There are several styles of both hand-powered and foot powered trikes on the market with higher seating and low step-over heights.
03-10-11, 06:14 PM
Just thought I would mention it?
The "TerraTrike" Rover is a 'tadpole' trike (2 wheels in front, one in back) with a seat height of 18.5 inches. No lifting a leg over, simply back up til your legs touch, then sit down in your rolling lawn chair.
The Rover comes in a single speed, three speed, and 8 speed. Price range is $699, $799, and $999 - shipping to Ohio is $149, there is no sales tax, and the trike comes fully built and put together.
Or, if you want more/custom - go to Utah Trikes (custom shop for TerraTrike), and they can make you a 24 speed Rover for like $1199.
I am 360lbs (400lb weight limit) with one knee replaced, and a hip going bad. The Rover works for me.
I did buy a "Lasco" crankset with a 22/32/44 and 152mm cranks for $75 bucks from UTT - So my lowest gear is now 16 gear inches, but my top speed is only 13 MPH (fine with me) - I took off the two bigger chain-rings.
Feel free to look at any of my photos - showing the trike, modifications and more stuff coming (like my trike stand)...
Feel free to ask any questions if you like.
All the photos:
Be well :)
03-10-11, 09:31 PM
What worries me with tadpoles, or uss deltas is the lack of anything to support myself with getting up. Are the grips sturdy enough to push yourself up? If I don't use the arm rests to get up from an office chair, I'm only successful about 1 in 10 times.
03-11-11, 07:08 AM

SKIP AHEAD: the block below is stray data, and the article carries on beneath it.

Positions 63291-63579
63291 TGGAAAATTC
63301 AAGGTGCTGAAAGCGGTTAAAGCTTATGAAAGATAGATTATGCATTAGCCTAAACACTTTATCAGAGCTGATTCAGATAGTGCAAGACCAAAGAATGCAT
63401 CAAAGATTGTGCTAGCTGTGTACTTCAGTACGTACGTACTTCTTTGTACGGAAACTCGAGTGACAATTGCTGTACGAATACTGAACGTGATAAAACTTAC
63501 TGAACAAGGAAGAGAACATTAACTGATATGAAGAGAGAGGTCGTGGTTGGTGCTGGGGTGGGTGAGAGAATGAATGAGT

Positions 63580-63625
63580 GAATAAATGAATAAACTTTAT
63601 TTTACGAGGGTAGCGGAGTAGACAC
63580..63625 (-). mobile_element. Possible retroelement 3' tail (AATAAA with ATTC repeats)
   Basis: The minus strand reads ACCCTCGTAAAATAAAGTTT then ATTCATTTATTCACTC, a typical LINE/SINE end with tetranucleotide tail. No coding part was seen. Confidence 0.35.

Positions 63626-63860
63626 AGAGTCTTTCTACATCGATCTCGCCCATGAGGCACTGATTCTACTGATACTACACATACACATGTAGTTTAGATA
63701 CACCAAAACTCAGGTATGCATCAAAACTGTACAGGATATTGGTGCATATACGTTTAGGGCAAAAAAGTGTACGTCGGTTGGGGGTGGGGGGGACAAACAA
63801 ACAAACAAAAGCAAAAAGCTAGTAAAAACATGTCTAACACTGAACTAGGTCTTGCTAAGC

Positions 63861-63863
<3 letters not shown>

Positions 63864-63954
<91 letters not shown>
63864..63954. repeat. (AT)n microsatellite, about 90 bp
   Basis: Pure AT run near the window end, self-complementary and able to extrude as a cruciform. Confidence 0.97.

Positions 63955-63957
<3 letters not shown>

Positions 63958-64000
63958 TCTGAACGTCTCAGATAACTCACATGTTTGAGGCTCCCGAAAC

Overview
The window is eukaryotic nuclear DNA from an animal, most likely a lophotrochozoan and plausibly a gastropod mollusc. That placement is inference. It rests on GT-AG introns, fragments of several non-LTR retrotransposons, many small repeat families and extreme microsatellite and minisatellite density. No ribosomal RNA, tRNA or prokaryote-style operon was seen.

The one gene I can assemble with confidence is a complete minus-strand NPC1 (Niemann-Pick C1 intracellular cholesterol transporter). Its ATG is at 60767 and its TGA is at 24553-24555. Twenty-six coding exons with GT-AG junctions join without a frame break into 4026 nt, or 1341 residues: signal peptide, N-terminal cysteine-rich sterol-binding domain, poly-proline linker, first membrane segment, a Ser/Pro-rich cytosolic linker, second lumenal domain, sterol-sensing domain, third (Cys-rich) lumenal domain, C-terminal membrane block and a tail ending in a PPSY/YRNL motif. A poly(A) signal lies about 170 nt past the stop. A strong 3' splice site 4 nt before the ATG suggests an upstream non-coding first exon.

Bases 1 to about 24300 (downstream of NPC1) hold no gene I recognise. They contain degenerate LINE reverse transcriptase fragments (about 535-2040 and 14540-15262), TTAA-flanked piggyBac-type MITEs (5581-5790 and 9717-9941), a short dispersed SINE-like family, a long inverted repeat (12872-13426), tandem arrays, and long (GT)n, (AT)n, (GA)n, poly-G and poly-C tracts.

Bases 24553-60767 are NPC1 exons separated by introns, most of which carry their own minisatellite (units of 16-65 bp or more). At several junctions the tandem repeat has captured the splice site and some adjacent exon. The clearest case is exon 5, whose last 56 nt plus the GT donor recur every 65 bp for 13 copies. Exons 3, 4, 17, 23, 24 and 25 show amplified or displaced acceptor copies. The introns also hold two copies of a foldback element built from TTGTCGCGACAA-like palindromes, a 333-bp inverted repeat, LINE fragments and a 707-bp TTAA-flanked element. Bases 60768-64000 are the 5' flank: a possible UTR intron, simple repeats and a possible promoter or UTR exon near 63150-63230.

If getting a Rover, you order "locking brakes", ($20bucks) and do *not* order front fenders...
Then with locked brakes you use the front wheels (tires), and/or the pedal nearest you. It's something you would need to try I guess?
03-12-11, 10:47 AM
I just posted this one on Ebay It has a low step over height and the stem moves forward to get on and off
Item number: 290544359023
Counterpoint Presto SWB recumbent bike framew/web seat
If you are at all mechanical you could save some bucks throwing wheels on it. a comparable new recumbent would cost at least 1600- bucks
03-12-11, 10:28 PM
Thank you, globalrider, but the swb's don't work for me.
03-13-11, 05:08 AM
You said you looked at a Sun. Have you thought about a Sun X3-XS over seat steering (OSS) trike? It's like the Sun bike that Cranky Old Dude posted, but it’s a trike.
I have one, it's stable and I've never come close to tipping it over, even running my 90lb lab dog...AND BELIEVE ME, HE HAS TRIED!!! :)
Something about the trike with the OSS, you can use the handle bars and the back of the seat to help getting up/dn. Then you could sit down like side-saddle and from there pull your legs over.
BTW, I bought mine new out the door for $975. Station-INC has them for $967 plus shipping, but they do offer fright dock pick up, which is cheaper. Phone # 1-405-605-3765. http://www.staton-inc.com/store/products/Sun_68607_X3_SX_Trike_laser_blue-61-2.html (I've never dealt with them, but I'm probably going to order a lock collar axle gear with less teeth to get more top end from them next week.) They also carry gas and electric motors for that trike, plus many more for other bikes/trikes.
I don't remember where, but I did see them something like around $875 on one web site.
Oh yeah, mine is red, and it is one nice red!!! Ask Cranky Old Dude.